AbstractsEarth & Environmental Science

Magnetotelluric investigations of the Tamar Lineament

by Memet Rachmat Hermanto

Institution: University of Tasmania
Year: 1992
Keywords: Earth currents; Earth resistance; Geomagnetism
Record ID: 1032815
Full text PDF: http://eprints.utas.edu.au/20183/1/whole_HermantoMemetRachmat1994_thesis.pdf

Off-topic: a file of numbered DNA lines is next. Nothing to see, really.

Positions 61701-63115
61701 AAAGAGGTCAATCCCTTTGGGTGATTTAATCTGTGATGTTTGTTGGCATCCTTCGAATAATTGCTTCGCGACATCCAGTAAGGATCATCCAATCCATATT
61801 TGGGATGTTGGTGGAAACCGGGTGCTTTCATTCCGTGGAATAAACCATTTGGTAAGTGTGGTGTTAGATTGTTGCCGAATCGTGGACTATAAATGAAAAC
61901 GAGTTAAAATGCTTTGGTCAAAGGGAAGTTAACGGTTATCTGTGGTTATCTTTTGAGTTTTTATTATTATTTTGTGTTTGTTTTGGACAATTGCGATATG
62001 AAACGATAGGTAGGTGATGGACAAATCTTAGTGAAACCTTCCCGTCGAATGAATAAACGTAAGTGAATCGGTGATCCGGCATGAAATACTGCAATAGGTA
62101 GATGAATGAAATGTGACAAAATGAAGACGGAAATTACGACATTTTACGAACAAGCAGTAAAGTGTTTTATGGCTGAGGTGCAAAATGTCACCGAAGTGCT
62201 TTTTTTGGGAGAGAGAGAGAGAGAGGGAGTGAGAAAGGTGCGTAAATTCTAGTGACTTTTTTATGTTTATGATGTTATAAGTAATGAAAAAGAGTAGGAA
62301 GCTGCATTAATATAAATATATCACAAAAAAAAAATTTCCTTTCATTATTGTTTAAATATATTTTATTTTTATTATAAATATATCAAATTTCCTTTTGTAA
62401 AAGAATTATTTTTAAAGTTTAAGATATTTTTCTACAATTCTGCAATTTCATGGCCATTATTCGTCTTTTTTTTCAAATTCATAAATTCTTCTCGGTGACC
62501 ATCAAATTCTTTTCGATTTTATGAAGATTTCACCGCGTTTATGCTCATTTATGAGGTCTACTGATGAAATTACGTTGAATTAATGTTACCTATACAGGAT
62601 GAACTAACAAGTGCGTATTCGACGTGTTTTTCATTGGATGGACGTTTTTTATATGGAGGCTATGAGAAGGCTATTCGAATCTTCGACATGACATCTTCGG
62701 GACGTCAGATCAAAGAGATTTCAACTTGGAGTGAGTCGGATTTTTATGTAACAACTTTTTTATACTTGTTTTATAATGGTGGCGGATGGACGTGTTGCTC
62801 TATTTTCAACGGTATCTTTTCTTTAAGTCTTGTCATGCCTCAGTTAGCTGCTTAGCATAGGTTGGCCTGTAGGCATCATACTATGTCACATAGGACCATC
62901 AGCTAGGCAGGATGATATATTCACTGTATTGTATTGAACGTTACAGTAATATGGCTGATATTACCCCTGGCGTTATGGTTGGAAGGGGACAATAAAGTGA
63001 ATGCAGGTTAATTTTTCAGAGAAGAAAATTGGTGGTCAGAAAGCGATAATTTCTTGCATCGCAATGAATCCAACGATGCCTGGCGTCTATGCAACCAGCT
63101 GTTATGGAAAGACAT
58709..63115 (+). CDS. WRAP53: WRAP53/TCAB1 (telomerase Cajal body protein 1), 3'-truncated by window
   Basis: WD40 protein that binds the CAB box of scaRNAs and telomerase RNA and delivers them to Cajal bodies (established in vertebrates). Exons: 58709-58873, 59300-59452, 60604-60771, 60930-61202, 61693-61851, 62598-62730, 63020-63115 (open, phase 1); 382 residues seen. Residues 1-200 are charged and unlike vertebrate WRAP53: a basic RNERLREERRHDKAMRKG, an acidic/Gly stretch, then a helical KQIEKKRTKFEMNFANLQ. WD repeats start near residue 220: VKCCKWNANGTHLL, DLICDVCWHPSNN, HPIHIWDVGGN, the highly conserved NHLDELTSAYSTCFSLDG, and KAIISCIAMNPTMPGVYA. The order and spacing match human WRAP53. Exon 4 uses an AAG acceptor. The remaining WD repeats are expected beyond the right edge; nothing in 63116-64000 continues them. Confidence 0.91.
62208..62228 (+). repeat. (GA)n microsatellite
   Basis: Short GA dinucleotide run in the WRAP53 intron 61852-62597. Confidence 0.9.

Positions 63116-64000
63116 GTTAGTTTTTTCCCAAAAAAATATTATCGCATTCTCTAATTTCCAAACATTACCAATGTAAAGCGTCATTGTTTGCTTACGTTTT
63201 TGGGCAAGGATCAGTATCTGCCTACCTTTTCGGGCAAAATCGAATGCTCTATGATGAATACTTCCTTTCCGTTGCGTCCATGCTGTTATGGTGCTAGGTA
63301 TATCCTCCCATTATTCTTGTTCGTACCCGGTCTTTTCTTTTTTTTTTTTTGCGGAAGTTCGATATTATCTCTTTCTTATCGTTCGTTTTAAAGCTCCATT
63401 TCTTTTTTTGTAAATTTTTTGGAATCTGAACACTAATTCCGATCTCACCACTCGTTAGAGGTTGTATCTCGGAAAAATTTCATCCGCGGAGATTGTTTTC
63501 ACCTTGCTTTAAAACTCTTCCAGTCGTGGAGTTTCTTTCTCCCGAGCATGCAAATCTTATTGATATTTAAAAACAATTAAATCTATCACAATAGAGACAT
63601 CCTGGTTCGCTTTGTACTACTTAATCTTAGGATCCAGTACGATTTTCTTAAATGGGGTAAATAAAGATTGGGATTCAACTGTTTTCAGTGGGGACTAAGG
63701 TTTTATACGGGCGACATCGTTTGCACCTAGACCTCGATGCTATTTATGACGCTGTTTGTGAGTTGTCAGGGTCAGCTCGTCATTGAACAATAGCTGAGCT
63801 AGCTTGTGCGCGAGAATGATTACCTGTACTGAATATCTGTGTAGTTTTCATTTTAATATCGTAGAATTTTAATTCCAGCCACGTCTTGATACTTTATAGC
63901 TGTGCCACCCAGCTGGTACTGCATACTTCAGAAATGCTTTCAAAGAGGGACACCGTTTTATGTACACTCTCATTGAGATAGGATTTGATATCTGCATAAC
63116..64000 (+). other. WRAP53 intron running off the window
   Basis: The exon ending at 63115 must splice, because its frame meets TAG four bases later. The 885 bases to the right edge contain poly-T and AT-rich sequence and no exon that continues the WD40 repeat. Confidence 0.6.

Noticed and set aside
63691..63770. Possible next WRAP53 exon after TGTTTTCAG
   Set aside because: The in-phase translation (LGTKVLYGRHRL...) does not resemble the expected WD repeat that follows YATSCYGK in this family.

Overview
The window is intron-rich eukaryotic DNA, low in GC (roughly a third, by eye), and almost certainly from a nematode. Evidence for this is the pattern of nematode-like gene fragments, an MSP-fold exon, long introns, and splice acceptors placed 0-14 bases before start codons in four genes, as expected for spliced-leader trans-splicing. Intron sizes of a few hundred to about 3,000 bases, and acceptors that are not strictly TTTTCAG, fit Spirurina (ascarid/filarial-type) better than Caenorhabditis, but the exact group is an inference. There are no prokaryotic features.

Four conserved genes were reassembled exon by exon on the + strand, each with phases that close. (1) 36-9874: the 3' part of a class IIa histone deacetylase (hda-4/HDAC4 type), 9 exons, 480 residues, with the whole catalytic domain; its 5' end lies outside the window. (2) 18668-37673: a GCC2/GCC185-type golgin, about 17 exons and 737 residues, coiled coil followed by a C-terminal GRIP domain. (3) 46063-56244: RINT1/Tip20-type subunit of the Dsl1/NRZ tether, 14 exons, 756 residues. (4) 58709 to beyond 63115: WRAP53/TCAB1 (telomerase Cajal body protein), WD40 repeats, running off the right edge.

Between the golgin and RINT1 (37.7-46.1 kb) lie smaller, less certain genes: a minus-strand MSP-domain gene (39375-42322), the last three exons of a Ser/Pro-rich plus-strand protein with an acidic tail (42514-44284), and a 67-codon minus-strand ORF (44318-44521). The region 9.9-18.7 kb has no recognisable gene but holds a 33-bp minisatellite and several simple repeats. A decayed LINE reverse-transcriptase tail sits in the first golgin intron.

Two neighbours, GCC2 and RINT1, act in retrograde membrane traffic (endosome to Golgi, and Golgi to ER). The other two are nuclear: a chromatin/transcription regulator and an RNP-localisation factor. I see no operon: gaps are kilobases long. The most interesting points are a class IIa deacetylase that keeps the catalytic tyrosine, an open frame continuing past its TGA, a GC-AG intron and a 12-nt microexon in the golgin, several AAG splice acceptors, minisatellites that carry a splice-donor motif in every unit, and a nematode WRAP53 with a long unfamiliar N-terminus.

Magnetotelluric experiments were carried out in the Tamar Lineament area of northern and central Tasmania to study subsurface electrical structure. These experiments have defined a high conductivity anomaly in the upper-middle crustal depth range and confirmed the presence of the anomaly suggested by previous authors (Buyung, 1980; Sayers, 1984; Hermanto, 1985; Parkinson, 1988). Other geophysical techniques such as de-resistivity, SIROTEM and two-dimensional gravity and magnetic modelling were also used. Results from these studies and other geophysical studies such as the seismic studies of Richardson (1985) and Vitesnik (1984) make a significant contribution to a better understanding of the shallow structure, nature, tectonic history and, most importantly, the setting of the conductivity anomaly. The measured apparent resistivities are interpreted in terms of inhomogeneous electrical structure using one- and two-dimensional modelling indicating that the top of the high conductivity anomaly is located about 500 to 700 metres from the surface. This is about the level of the basal Permian cover unconformity. The resisitivity of the anomaly ranges from 1 to 8 Ohm.m with a thickness of 13.3 to 16.3 kilometres. The shape and position of the anomaly which tapers with depth is consistent with the results suggested by the current density and two-dimensional gravity and magnetic modelling. The gravity and magnetic data indicate large fault or thrust bounded blocks of Lower Palaeozoic and Upper Precambrian rocks underlie the Permian cover. The gravity and magnetic models also show that the more magnetic Cambrian volcanic sequences, may account for the upper part (at least 5 kilometres) of the anomaly. The deeper part of the conductive structure underlies the more magnetic part of the Cambrian volcanics. This suggests that the formation of the volcanic piles may be associated with high conductivities deeper in the crust. It seems likely that the boundaries of the conductive block are marked by tectonic slices of ultramafics. The conductive anomaly does not extend west beyond the Tiers Fault which marks a fundamental structural limit affecting rocks from Cambrian to Tertiary in age. This zone is marked by a strong gravity gradient which extends SSE from Devonport to Sorell across central Tasmania. No such feature occurs along the line of the Tamar River or the Tamar Lineament of previous authors. The most likely cause of the high conductivity anomaly is a combination of the presence of high conducting fluids and graphite in pores, cracks, and or fractured rocks which provide a continuous conducting path. Geological and geophysical evidence showing a considerable tectonic histo:ry in this region support abnormal porosity and extensive fracturing of the deep crust providing an environment for deep fluid circulation and graphite precipitation. Black shales and sheared carbonates are to be expected in the Precambrian rocks implied to be present. The velocity-resistivity relation suggests that a…